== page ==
Starting the Dialogue About Improving NAFTA

Viewpoints / The Zipline Jun 21st, 2017

It has been one month since President Trump formally notified Congress that his administration intends to renegotiate the North American Free Trade Agreement with Canada and Mexico. Now the process is under way. This week Agriculture Secretary Sonny Perdue is meeting with his counterparts from those two countries to start the dialogue about how we improve NAFTA.

In rural America, neighbors help each other and they learn to work together. We should be able to have a constructive dialogue with our neighbor nations about ensuring NAFTA helps, not harms, our farmers. U.S. agricultural exports to Canada and Mexico have quadrupled since NAFTA took effect. America’s farmers and ranchers value their neighbors to the south and north and appreciate the important markets we’ve developed and grown in both countries. We must protect the trade gains we have made. But that doesn’t mean we can’t make improvements or shouldn’t talk about problems that have come up under the decades-old agreement.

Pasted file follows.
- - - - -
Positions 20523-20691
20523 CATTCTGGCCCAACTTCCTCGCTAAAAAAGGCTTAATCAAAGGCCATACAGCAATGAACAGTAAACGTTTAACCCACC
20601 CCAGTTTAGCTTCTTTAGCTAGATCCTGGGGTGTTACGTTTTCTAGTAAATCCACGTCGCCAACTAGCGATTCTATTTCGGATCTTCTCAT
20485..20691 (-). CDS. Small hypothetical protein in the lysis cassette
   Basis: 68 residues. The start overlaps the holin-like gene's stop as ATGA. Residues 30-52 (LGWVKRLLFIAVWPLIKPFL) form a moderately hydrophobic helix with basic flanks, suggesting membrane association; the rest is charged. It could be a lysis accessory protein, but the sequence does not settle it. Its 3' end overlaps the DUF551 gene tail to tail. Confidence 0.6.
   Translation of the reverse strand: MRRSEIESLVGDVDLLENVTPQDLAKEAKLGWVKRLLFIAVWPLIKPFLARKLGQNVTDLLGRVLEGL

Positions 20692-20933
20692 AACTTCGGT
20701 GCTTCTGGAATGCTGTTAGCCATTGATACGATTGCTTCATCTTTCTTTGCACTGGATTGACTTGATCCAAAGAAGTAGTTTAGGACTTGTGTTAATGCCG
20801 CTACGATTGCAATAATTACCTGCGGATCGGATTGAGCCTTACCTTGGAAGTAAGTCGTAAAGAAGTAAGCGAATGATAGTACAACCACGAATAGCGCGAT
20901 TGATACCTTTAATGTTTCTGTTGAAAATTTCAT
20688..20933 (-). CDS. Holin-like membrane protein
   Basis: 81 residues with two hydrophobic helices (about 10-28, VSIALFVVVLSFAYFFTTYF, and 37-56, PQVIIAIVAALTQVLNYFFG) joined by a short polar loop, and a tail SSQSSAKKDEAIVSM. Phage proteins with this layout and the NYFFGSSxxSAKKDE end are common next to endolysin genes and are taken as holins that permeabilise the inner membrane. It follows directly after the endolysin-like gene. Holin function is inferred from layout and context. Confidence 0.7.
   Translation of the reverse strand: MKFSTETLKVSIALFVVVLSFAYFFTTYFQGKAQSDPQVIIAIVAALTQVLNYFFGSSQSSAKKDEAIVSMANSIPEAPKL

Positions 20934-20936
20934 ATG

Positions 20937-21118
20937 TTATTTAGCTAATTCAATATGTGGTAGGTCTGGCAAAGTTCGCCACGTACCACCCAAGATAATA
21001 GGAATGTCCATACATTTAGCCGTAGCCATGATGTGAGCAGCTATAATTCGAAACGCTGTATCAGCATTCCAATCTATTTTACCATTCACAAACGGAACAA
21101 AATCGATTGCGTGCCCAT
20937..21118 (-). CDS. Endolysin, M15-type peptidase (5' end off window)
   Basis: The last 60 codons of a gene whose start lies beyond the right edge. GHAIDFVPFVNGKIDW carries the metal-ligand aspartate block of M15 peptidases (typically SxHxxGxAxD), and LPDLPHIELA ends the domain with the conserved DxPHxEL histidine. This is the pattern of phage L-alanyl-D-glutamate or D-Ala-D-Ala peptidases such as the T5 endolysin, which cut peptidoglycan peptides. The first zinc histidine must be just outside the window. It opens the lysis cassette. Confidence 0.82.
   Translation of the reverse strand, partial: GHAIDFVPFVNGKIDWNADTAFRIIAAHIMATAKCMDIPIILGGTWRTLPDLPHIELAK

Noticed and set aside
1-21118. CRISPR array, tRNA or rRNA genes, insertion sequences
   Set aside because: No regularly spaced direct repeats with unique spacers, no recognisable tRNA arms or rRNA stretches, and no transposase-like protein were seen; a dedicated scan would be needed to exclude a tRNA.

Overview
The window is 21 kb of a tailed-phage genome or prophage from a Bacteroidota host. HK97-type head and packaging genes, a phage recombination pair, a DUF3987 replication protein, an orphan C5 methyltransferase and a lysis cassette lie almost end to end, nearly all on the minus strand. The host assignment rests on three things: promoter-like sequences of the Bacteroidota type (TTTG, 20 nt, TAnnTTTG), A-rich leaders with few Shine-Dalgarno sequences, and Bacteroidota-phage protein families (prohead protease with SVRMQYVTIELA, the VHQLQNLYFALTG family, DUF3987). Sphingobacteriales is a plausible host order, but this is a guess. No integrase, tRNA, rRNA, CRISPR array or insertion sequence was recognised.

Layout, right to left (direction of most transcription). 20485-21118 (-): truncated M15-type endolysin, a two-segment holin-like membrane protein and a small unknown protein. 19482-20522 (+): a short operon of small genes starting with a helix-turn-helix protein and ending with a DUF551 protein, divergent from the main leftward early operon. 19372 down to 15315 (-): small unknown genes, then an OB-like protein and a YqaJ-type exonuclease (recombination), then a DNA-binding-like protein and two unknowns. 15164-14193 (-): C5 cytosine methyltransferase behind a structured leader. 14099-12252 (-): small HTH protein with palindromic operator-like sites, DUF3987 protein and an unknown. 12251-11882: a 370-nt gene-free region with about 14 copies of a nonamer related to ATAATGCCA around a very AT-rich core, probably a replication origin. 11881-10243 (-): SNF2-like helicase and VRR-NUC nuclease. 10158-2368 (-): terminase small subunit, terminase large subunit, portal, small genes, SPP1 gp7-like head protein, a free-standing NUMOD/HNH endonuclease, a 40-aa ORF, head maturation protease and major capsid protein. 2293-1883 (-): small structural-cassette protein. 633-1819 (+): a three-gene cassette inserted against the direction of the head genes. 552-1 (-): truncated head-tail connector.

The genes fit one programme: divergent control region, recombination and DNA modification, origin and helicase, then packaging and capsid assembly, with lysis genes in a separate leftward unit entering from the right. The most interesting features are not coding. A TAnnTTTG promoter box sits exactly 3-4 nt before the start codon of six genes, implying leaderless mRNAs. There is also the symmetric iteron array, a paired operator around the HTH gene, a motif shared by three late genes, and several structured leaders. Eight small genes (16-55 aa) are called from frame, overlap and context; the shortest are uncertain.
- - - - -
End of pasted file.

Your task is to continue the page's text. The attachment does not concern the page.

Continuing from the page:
U.S. agricultural exports to Canada and Mexico have quadrupled since NAFTA took effect.

For example, we should be able to find ways for our consumers to benefit from imports of Mexican produce when those items aren’t in season here. But we should also ensure those imports do not unfairly or directly compete against our own production in seasons when those items are produced here. We should be able to persuade Canada to lower tariff barriers that are hindering our dairy, poultry, egg and wine exports to that country.

Much like neighbors might work together to solve a problem or improve the neighborhood, it’s time for these neighbors—Canada, Mexico and the United States—to talk things over, ensure NAFTA provides a fair give-and-take, and make NAFTA even better for the farmers and ranchers of each country.

Zippy Duvall
President

Zippy Duvall
President

Vincent “Zippy” Duvall, a poultry, cattle and hay producer from Greene County, Georgia, is the 12th president of the American Farm Bureau Federation.

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Credit: USDA, CC BY 2.0  

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